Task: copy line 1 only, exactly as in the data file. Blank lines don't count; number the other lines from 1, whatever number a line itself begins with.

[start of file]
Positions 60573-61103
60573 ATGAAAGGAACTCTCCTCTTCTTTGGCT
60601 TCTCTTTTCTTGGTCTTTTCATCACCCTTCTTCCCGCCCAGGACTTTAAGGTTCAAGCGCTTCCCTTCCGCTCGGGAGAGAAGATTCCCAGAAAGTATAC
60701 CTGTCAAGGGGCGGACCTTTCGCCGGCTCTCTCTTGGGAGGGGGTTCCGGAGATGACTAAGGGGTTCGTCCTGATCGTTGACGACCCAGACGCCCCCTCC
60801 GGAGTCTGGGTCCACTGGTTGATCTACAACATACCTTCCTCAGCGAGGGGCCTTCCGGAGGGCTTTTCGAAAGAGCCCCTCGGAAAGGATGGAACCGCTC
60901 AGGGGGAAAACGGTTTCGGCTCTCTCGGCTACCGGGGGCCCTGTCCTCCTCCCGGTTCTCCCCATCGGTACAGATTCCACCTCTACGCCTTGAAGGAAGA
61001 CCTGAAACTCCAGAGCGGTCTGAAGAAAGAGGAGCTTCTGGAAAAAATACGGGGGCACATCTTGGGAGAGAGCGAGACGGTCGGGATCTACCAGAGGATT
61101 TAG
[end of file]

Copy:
Positions 60573-61103